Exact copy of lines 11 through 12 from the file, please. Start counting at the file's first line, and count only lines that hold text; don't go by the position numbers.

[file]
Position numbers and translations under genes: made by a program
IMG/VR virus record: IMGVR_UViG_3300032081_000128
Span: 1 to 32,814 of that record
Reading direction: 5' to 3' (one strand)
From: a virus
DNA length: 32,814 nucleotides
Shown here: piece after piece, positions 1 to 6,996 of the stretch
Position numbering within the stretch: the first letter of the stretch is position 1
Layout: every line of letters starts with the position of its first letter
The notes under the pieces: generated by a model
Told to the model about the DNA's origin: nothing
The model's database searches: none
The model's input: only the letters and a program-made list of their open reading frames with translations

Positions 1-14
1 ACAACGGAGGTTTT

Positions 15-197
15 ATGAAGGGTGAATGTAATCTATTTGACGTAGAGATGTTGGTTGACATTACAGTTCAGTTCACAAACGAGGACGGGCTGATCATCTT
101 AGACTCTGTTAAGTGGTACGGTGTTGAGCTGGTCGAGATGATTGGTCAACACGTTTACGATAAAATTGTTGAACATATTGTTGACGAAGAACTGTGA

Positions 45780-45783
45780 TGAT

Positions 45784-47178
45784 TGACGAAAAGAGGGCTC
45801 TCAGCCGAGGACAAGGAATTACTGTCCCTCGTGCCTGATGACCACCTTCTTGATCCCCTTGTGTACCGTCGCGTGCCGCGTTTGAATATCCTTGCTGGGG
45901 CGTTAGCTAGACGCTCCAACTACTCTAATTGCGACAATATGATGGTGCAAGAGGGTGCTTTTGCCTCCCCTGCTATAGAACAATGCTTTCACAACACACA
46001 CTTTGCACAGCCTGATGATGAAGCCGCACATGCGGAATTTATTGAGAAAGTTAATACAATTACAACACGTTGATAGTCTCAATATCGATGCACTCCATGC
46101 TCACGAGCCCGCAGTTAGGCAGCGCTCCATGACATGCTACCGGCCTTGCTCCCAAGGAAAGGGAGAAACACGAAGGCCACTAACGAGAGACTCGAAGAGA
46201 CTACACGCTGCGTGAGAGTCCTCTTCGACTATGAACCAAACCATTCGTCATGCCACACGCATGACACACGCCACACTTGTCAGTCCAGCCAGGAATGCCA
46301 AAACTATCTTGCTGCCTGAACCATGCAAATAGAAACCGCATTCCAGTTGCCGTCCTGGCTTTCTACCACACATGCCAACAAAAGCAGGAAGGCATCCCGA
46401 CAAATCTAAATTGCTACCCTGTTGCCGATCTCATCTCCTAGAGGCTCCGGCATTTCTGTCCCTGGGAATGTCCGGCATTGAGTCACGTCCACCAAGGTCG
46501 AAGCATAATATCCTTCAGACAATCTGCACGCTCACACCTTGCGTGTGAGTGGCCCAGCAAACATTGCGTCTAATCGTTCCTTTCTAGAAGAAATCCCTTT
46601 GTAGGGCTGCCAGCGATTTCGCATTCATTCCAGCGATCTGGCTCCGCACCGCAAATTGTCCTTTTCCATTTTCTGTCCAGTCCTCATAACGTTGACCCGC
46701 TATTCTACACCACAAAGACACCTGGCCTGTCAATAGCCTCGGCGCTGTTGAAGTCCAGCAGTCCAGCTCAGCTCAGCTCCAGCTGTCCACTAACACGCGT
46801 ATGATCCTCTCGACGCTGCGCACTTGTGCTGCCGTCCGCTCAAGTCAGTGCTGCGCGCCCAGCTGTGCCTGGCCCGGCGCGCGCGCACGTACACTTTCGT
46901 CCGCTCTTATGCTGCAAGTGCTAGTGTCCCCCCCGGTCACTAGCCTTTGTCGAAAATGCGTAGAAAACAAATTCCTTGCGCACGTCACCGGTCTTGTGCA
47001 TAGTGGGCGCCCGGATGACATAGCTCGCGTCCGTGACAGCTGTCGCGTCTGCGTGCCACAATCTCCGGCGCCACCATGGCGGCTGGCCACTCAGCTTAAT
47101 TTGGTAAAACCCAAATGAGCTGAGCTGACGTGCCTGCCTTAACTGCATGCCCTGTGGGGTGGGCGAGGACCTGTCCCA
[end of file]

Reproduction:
Told to the model about the DNA's origin: nothing
The model's database searches: none